All over the world, the prurient interest is battling the public interest.
Here in Britain, when the new Tory leader named Cecil Parkinson to be chairman of the bedraggled Conservative Party, the press reported him finally released from “the sin bin.” This recollection of a 15-year-old affair, using a hockey metaphor, seemed unduly unforgiving.
In Israel, a TV interviewer provoked Sara Netanyahu, the prime minister’s wife, into an unfortunate outburst by asking about her husband’s prior infidelity. This nosiness struck many as excessive.
In Russia, Minister of Justice Valentin Kovalyov was embarrassed by a video purportedly showing him cavorting in a sauna with three naked women. Public reaction: not to castigate the minister but to wonder what combination of gangsters and journalists was out to get him.
In the United States, a report that investigators for the independent counsel had asked Arkansas state troopers about Clinton liaisons provided Democrats with an excuse to attack Kenneth Starr for invasion of privacy and to call for an end to his investigation.
In this global orgy of first titillating and then condemning prurient interest, legitimate lines of inquiry are obscured. That’s why Americans have not focused on last week’s most significant development in the prosecutors’ case against the Clintons.
For three years, the Office of White House Counsel has conspired with a score of private attorneys and Democratic counsel in congressional committees to delay and frustrate the working of Whitewater and Filegate justice.
This Clinton Stonewall Brigade bought a full year’s delay by hiding notes with a spurious claim of lawyer-client privilege, then recently sought another year’s delay by taking the claim to the Supreme Court.
This was a huge gamble, but the odds were good. If the Clintons could get the high court - which traditionally gives great weight to presidential requests - to take the case, argument would not begin until the fall and the case would not be decided until next spring. Meanwhile, the Clinton witnesses could hang tough and stymie the investigation.
Moreover, there was the chance that the court could decide on some halfway privilege that would allow the stonewalling to continue. Downside risk: that the court would refuse even to consider the Clinton appeal, letting stand the stern judgment against any privilege by the 8th U.S. Circuit Court of Appeals. And then the case would proceed all too speedily.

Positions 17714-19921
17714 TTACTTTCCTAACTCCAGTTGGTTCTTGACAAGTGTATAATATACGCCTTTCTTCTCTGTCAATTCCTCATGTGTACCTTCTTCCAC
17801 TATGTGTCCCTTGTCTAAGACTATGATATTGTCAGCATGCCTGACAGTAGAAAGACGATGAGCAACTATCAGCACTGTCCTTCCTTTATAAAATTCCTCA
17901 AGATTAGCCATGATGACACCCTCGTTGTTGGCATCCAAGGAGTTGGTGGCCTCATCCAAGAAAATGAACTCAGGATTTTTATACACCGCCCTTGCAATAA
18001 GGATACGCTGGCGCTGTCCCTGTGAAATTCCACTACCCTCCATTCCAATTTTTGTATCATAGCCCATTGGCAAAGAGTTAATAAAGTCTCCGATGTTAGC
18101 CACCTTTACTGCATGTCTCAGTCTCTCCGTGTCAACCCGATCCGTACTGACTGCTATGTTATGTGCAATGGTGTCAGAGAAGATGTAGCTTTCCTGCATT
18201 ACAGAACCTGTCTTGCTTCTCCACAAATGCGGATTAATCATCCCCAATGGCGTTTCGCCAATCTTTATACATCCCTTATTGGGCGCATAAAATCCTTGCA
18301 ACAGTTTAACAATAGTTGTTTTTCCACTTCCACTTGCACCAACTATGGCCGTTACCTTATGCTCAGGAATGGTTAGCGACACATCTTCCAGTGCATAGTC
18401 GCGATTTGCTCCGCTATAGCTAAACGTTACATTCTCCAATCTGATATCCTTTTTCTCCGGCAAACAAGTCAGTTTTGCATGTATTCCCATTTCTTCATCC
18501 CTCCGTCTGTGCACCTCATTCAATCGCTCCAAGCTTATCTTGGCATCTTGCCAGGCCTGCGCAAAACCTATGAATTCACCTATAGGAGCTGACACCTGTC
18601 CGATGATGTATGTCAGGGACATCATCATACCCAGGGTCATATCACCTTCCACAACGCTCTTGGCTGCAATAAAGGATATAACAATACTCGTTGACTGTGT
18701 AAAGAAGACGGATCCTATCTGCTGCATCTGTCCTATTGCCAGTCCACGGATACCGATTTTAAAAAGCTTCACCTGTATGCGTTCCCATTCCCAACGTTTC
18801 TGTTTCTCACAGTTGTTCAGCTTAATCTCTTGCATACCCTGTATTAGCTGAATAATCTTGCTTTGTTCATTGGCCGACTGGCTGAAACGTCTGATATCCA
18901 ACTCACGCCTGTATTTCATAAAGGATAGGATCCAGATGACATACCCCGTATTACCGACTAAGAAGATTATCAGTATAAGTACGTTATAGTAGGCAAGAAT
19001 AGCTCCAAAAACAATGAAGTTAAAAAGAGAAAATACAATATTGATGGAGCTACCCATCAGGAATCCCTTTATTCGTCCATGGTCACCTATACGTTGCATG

That Clinton worst-case scenario is what happened. In rebuffing the president’s outrageous claim, the court sent a signal that it would not be a party to his delay strategy. The subpoenaed notes were at last produced.
But the significance is not merely in these particular notes taken by taxpayer-paid lawyers and so long wrongfully concealed. The court action gives prosecutors a green light to get - without delay - all the plans for obfuscation, manipulation and information-sharing among subjects and targets of the investigation.
This includes grand jury testimony to be taken from a parade of White House counsel from Bernard Nussbaum to Lloyd Cutler to Abner Mikva to Jack Quinn (especially Quinn) and present Counsel Charles Ruff.
Recollections can be refreshed by notes, diaries and logs withheld for years by some of these unprivileged lawyers and their assistants, including William Kennedy III. The 1994 plan to “monitor” the investigation mapped out by Jane Sherburne deserves sworn elaboration.
Counsel Bruce Lindsey’s work-product and testimony should be of interest now that the claim of privilege has been exposed as a sham. And not just on Whitewater; the tight-lipped Clinton confidant was present at the 1995 meeting with James Riady when the president personally decided that John Huang, the longtime Riady employee assigned to a top-secret job in the Department of Commerce, would be reassigned to the Democratic Finance Committee.
Even the communications between White House counsel and those helping block congressional investigations may now be accessible. The White House lost its high-risk gamble. The Supreme Court decided not to be suckered into a strategy of delay.
No wonder Clinton defenders are venting their outrage at Kenneth Starr.
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